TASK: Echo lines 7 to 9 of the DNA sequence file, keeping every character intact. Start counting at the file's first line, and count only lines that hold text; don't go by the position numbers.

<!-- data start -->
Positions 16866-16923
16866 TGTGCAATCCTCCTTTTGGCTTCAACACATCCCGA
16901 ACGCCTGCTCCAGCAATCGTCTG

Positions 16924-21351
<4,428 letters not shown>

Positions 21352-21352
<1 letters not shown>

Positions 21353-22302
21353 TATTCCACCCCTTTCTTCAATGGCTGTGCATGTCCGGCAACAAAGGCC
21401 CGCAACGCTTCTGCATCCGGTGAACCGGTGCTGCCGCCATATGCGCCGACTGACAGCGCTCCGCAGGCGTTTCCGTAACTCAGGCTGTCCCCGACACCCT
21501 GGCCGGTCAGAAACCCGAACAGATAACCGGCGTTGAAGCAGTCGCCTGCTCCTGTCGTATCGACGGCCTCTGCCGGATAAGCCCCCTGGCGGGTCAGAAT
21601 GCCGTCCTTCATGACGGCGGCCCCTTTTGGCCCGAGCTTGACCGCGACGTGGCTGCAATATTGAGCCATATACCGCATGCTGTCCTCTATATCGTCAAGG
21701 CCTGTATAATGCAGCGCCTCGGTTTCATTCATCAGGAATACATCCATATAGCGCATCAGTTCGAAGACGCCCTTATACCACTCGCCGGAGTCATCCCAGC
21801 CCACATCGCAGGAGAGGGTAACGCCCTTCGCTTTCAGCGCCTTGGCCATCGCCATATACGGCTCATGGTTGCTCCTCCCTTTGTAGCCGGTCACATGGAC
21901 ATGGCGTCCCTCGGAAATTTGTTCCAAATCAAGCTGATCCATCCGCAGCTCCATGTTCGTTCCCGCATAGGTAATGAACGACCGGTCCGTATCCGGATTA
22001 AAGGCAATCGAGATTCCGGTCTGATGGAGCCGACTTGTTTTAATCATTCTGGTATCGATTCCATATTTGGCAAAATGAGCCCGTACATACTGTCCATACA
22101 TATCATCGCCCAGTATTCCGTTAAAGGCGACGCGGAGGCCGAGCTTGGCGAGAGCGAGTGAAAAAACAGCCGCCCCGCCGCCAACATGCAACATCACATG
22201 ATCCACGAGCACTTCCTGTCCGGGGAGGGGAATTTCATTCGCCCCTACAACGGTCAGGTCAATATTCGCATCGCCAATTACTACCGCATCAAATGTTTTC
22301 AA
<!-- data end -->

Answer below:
<1 letters not shown>

Positions 21353-22302
21353 TATTCCACCCCTTTCTTCAATGGCTGTGCATGTCCGGCAACAAAGGCC